Bringing Back the American Chestnut Tree and Native Medicinal and Food-Producing Species


for United Plant Savers
by Antinanco Earth Arts School (Partner in Education)


5. Antinanco Earth Arts School - Bringing Back the American Chestnut Tree and Native Medicinal and Food-Producing Species, Partners in EducationProject Title: Bringing Back the American Chestnut Tree and Native Medicinal and Food-Producing Species

Award Date: May 7, 2021

Award Amount:  $500

Purpose of the Project: The purpose of the Project is to achieve lasting preservation of the American Chestnut Tree (Castanea dentata), restore native medicinal and food-producing species, and involve community groups in this effort. The American Chestnut Tree is native to the North American forest ecosystem, and is currently functionally extinct. We plant American Chestnut trees along with other native medicinal, food-producing and/or threatened plants, track and monitor their health and growth, and provide ongoing care utilizing various biologic restoration methods. We encourage public participation of children, volunteers and adults in the restoration and preservation efforts, and educate them about the importance of the American Chestnut Tree and other native species in our ecosystem. We train participants as citizen scientists to care for the trees and plants, monitor their observations, and share data with the conservation community.

Objectives Achieved/Future of the Project:

Objectives Achieved

  1. 45 Pure American Chestnut Trees planted (from seeds of mature survivors exhibiting a degree of blight resistance).
  2. 87 Native Medicinal and Food Producing trees and bushes planted (American Paw Paw, Black Chokeberry, Eastern Larch, Eastern Persimmon, Eastern Redbud, Silver Maple).
  3. Tree Seedlings Distributed to Conservation Communities/Public for Planting: 192
  4. Chestnut Seeds (Pure and Hybrid) Distributed to Conservation Communities/Public for Planting: 250
  5. American Chestnut Trees Currently Under Our Care (from 2018-2021) Plantings: 222
  6. American Chestnut Trees Lost in 2021: 0. One tree had extensive vole damage, roots are intact.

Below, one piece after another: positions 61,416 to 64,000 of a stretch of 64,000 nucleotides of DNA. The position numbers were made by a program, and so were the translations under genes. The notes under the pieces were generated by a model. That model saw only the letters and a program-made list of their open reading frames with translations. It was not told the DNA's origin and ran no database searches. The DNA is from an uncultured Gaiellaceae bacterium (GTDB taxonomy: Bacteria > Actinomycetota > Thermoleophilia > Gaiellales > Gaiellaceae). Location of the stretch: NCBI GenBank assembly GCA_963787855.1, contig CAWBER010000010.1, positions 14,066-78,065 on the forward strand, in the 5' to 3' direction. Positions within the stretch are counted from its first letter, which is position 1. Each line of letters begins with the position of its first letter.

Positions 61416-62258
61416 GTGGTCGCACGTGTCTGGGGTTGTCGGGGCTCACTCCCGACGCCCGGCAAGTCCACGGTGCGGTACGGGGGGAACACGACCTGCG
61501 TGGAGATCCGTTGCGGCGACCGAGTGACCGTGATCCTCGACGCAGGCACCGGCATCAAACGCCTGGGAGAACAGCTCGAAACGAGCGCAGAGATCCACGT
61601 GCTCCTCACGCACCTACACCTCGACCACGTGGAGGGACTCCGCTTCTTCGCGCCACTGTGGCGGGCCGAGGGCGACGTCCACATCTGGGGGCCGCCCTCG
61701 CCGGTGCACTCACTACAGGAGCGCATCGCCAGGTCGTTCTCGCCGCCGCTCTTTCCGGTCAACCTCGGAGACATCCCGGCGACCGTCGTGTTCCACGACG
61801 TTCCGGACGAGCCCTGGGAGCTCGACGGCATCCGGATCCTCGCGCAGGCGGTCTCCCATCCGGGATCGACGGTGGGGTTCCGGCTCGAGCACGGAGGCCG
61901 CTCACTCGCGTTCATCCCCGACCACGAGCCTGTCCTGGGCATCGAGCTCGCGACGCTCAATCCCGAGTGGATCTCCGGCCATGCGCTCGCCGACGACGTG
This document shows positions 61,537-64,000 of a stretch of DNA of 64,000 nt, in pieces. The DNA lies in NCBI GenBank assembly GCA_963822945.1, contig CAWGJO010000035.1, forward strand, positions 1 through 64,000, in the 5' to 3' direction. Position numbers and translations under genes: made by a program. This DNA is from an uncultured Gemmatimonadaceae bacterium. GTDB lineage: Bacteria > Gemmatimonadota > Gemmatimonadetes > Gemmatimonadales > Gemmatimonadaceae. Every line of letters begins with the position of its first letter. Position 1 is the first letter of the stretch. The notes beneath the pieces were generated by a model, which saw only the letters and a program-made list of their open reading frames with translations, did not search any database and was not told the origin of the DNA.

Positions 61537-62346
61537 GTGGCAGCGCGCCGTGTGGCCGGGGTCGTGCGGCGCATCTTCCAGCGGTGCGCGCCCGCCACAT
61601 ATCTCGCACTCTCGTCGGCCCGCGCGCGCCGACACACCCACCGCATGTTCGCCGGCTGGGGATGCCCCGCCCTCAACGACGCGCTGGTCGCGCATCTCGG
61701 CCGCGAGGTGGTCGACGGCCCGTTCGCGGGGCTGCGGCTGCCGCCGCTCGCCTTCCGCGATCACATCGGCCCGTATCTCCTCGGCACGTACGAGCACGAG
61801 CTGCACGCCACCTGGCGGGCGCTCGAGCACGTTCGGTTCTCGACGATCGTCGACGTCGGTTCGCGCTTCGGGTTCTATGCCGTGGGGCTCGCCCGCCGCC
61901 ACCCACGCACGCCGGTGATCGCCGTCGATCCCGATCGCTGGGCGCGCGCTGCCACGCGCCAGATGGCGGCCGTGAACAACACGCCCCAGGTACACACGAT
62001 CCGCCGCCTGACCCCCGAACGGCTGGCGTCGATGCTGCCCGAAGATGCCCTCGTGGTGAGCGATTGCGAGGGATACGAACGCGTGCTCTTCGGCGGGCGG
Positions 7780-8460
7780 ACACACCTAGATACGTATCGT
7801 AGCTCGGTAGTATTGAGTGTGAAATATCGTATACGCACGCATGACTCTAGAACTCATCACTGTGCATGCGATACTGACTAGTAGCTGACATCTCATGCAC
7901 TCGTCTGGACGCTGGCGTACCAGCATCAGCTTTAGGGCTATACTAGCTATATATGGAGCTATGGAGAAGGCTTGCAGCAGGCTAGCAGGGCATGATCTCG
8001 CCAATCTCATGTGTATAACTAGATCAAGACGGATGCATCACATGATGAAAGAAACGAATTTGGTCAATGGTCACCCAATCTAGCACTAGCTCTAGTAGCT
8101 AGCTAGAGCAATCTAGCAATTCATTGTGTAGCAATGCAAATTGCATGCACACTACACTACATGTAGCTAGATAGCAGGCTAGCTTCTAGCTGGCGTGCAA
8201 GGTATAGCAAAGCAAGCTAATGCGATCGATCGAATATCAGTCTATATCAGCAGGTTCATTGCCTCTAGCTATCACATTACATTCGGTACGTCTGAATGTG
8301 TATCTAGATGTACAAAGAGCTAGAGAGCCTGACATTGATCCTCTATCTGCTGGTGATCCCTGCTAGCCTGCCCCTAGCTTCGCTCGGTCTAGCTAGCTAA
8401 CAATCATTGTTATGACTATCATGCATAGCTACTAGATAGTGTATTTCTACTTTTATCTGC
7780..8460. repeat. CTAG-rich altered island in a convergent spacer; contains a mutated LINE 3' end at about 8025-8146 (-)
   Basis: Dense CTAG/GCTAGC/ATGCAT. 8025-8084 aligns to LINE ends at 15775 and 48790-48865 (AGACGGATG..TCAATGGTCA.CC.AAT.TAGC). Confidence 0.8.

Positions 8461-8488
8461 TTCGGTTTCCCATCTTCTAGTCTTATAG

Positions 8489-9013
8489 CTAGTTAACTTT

7. 450+ Families, children, volunteers and interns involved in tree plantings, maintenance and inspections.
  8. 100+ sets of lesson plans distributed.

Future of the Project

We are committed to continue developing and expanding the Project in 2022 and beyond. The trees are currently planted on 5 public planting sites in New Jersey and Pennsylvania. The American Chestnut Trees (pure C. dentata) come from four distinct genetic sources and locations, from mature surviving trees that exhibit some resistance to blight and produce nuts. The four sites and four genetic sources provide us with a comprehensive set of diverse metrics and environmental conditions (soil composition, sun/shade, moisture/elevation levels, juglone presence, native companion plants present), which will allow us to establish a broad spectrum of data and reporting for analysis. The data will be of great value to the conservation community as it will demonstrate differences in performance based on the variations in trees’ genetic composition, growing conditions, presence of juglone, symbiotic relationships with companion plants, and mycorrhizal fungi.

Our current findings already demonstrate trends that will be helpful to gain better understanding of how to reduce the American Chestnut Tree’s mortality, identify the trees that exhibit stronger resistance and to contribute effectively to the trees’ performance in the future.

We will also continue to expand the educational component of the Project, and involve students, families and the public at large in repopulating our woodlands with native food producing and medicinal species.

We Thank United Plant Savers for supporting this effort!

(Below please find a few pictures from our planting events. We are also sending you a few pure American chestnut seeds that come from trees planted by the American Chestnut Cooperators’ Foundation in Pennsylvania).

Warm Regards, Antinanco Team